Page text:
So why is Superman suddenly an angsty, angry character? And I’m not just talking about Man of Steel. There are also a number of alternate universe versions of Superman in which he is stripped of his “good guy” veneer like the graphic novel Superman: Red Son (2003) or the animated Justice League: Gods and Monsters (2015) which posit, respectively, what if Superman had landed in Soviet Russia, and what if Superman had been the son of General Zod, rescued from the crash by a Mexican migrant couple. In both cases, he becomes an untrustworthy character, burdened by anger or resentment: more of a weapon than a hero.
Part of it could be our changing opinions on the effects of Small Town U.S.A on growing minds. In the 30’s and 40’s, in the tail end of the Depression, small towns in the American Midwest were associated with hard work, good values, and a lack of excess or pretention. Superman is a good guy because of the Kent’s influence. They teach him “good old fashioned American values” which allow him to both learn to control his powers and become a champion for the people. But nowadays, many folks find the idea of “good old fashioned American values” an outmoded concept. We’re far too cynical as a culture to really accept that anymore. Small towns in America also have the unfortunate stereotype of being labeled as backward places where casual racism, a lack of education, and unfulfilled dreams are common.
It could also be that we find virtuous characters boring. In the MCU, Captain America: The First Avenger is often called “simplistic” or “boring” compared to the others in the series because Steve Rogers is an upright, all-American guy fighting for life, liberty, and the American way. His conflict is purely external and his only angst comes from his inability to serve his country at the beginning. I loved it, but the film was clearly taking its inspiration from the early days of Captain America in the comics, which audiences don’t really connect with anymore. It’s a visually fun movie, but there’s really not much in the way of character-based drama. Once Rogers was brought from the 40’s into the modern age in later films where he was forced to reevaluate his old-fashioned values as they put him in danger from the corrupt government around him, he suddenly became a completely different, fascinating character who quickly rose to “favorite” status. We like superheroes with internal conflict.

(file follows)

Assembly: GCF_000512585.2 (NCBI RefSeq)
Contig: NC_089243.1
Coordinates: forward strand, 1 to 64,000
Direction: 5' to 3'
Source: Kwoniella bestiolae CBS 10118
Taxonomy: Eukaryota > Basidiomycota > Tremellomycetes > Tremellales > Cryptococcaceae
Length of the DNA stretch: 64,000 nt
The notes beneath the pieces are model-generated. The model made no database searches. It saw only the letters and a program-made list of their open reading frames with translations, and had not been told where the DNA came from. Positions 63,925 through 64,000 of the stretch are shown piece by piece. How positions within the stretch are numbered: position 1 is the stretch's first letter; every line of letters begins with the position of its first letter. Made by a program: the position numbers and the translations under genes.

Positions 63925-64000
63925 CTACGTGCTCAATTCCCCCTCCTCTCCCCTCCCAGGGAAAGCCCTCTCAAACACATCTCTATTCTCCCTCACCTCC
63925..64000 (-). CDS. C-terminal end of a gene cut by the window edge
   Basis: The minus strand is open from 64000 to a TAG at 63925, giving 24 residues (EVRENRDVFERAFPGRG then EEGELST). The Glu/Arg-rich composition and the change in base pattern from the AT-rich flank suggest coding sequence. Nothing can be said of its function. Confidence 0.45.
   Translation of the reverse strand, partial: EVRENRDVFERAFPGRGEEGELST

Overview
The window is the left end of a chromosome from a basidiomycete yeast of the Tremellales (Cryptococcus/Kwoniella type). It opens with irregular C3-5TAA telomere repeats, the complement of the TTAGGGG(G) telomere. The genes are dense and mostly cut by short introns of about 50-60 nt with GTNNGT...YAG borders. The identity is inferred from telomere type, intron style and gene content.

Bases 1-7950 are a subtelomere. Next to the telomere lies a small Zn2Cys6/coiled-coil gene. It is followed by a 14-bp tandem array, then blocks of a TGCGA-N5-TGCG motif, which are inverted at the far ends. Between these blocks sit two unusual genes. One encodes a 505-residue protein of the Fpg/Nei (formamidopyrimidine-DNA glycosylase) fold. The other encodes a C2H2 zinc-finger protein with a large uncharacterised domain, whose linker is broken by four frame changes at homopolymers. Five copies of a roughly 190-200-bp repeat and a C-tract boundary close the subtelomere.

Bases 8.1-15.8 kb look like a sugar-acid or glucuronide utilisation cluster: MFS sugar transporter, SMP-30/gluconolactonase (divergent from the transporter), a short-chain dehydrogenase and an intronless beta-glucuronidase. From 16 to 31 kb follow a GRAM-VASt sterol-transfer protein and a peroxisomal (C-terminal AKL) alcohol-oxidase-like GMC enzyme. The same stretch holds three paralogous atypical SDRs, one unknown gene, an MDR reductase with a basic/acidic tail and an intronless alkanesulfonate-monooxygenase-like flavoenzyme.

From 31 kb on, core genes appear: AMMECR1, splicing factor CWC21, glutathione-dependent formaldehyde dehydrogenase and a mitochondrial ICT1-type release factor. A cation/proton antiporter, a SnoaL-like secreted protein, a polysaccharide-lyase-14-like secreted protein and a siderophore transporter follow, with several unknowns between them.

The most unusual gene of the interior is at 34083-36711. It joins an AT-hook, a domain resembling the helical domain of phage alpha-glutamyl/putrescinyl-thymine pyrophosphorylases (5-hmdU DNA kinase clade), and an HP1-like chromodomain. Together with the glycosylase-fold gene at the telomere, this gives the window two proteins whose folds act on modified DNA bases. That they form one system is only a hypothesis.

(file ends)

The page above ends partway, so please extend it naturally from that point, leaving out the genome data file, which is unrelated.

The same thing is happening to Superman. If he’s always good and the villains are always bad, then we know how the story will end and we lose interest. But if he’s plagued by self-loathing or self-doubt or some such thing, then there’s doubt about his ability to overcome a villainous force. And that’s what audiences like. I do think DC’s New 52 series handled Superman well, placing emphasis on his ability to save others rather than himself. There’s some angst, but it’s realistic angst. He’s sort of the Justice League’s general, tasked with coordinating everyone to minimize threats to the people and those working with him. He’s impervious, but those he’s protecting aren’t, so there’s still a sense of actual conflict.
So, it seems the days of Christopher Reeve’s Superman are over with, sadly. I hope future Justice League films allow Superman to breathe a bit under the weight of all his crushing angst, especially since he’s supposed to balance out the rash impulsiveness of Wonder Woman and the gloomy cynicism of Batman in the Justice League. I’m not saying I want him to become comedy relief (that’s the Flash and Green Lantern’s job), but it would be nice to see Superman become a symbol of something great again. He’s supposed to be a character people look up to, not a moody teenager who’s sad because he feels like he being stifled by all the feelings he has to keep hidden inside. Here’s hoping.
What about you all? Do you think an optimistic Superman would go over well with the general public? Or would it get the same reaction Captain America did?
Until next week!